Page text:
For the record: Democratic Party AGs who intervened in politically-charged cases

by WorldTribune Staff, February 23, 2020

Attorney General William Barr is under fire from Democrats and their major media allies for intervening in the sentencing of Roger Stone, a former adviser to President Donald Trump.

Barr told the D.C. U.S. attorney’s office that its prosecutors’ recommendations of seven to nine years in prison was too severe. The judge in Stone’s case ultimately agreed with Barr and Stone was sentenced to 40 months in prison.

From left, Eric Holder, Loretta Lynch and Janet Reno

More than 1,100 former Justice Department prosecutors and officials have signed a letter demanding Barr’s resignation over his handling of the Stone case.

Attorney Generals serve at the pleasure of the President and the largely Democrat press corps have been selective in coverage that evokes, outrage, media critics say.

For example, Obama era Attorneys General Eric Holder and Loretta Lynch had a penchant for “meddling in politically sensitive cases,” a report noted.

Holder intervened in a voter intimidation case, and Lynch in the Hillary Clinton email scandal, Rowan Scarborough noted in a Feb. 22 analysis for The Washington Times.

Going back further, Janet Reno meddled in possibly illegal campaign fundraising calls by President Bill Clinton and Vice President Al Gore, Scarborough noted.

One of the Department of Justice’s first actions under Holder in 2009 was to intervene in a DOJ civil suit against the New Black Panther Party. The DOJ’s Obama appointees dropped a case of voter intimidation against two Black Panthers who patrolled a Philadelphia polling place in paramilitary uniforms, one wielding a club.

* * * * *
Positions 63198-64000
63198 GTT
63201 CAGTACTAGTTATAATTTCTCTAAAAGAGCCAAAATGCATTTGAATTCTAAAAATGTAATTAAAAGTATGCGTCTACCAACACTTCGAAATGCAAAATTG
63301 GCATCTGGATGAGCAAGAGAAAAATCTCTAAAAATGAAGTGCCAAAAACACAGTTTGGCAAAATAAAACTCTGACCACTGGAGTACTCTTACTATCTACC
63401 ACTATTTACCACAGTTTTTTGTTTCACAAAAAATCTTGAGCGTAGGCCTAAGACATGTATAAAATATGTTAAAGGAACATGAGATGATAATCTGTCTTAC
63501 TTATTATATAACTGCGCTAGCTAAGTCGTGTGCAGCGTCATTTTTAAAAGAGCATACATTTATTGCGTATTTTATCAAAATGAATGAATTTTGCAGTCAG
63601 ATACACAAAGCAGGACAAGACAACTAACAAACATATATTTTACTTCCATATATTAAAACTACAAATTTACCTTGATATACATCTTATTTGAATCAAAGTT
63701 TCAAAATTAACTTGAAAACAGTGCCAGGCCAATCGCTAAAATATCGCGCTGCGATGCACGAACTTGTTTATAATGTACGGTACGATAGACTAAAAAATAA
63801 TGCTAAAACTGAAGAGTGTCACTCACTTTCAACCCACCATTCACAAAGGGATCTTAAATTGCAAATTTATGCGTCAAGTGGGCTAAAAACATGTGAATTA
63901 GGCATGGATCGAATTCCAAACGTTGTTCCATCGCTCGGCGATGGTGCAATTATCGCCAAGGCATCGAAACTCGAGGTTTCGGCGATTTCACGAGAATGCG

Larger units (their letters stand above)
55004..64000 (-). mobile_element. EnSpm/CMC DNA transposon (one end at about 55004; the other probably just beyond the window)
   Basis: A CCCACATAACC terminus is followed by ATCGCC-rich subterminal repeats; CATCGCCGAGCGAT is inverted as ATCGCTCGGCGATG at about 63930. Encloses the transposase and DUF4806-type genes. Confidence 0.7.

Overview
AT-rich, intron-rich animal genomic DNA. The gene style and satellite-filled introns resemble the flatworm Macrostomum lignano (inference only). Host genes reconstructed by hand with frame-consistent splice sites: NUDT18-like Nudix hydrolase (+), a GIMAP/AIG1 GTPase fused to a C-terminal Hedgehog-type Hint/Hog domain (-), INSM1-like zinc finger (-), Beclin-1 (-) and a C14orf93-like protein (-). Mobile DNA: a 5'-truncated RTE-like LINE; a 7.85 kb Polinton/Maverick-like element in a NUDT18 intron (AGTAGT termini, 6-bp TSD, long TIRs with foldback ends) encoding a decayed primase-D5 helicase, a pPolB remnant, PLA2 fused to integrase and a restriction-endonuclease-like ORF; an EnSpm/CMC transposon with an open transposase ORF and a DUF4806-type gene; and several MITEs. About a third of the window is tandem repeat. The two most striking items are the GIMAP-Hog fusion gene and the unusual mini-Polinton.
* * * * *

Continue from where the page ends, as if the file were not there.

“Incredibly, after the case was dismissed, instructions were given that no more cases against racial minorities like the Black Panther case would be brought by the Voting Section,” wrote J. Christian Adams, who resigned as a voting rights attorney at Justice, in a Washington Times column.

In 2012, a District Court judge ruled, “The documents reveal that political appointees within DOJ were conferring about the status and resolution of the New Black Panther Party case in the days preceding the DOJ’s dismissal of claims in that case, which would appear to contradict Assistant Attorney General [Tom] Perez’s testimony that political leadership was not involved in that decision.”

Disgraced former FBI Director James Comey testified to Congress that Lynch had instructed him to refer to the investigation into Hillary Clinton’s email abuse as a “matter,” not a criminal investigation. Comey said the characterization was the same as the one used by Hillary Clinton’s team.

Lynch held a meeting with Bill Clinton in her aircraft at the time Hillary Clinton was under investigation. A new book, “Secret on the Tarmac”, asserts the meeting at the Phoenix Sky Harbor airport on June 27, 2016, was planned, not a chance encounter.

A few days after the tarmac meeting, Clinton, with a number of aides at her side, sat down for an interview with FBI agents.

“Comey usurped the Justice Department and unilaterally announced in July 2016 that Mrs. Clinton would not face charges for storing classified State Department emails on her home computer server. Later, the Justice Department inspector general cited Comey for insubordination,” Scarborough noted.

In 1997, Reno overruled FBI Director Louis J. Freeh and decided not to appoint an independent prosecutor to investigate possibly illegal campaign fundraising calls made by then-President Bill Clinton and Al Gore, his vice president.

Reno’s decision left Gore “unencumbered by an independent counsel as he ran for president,” Scarborough noted.


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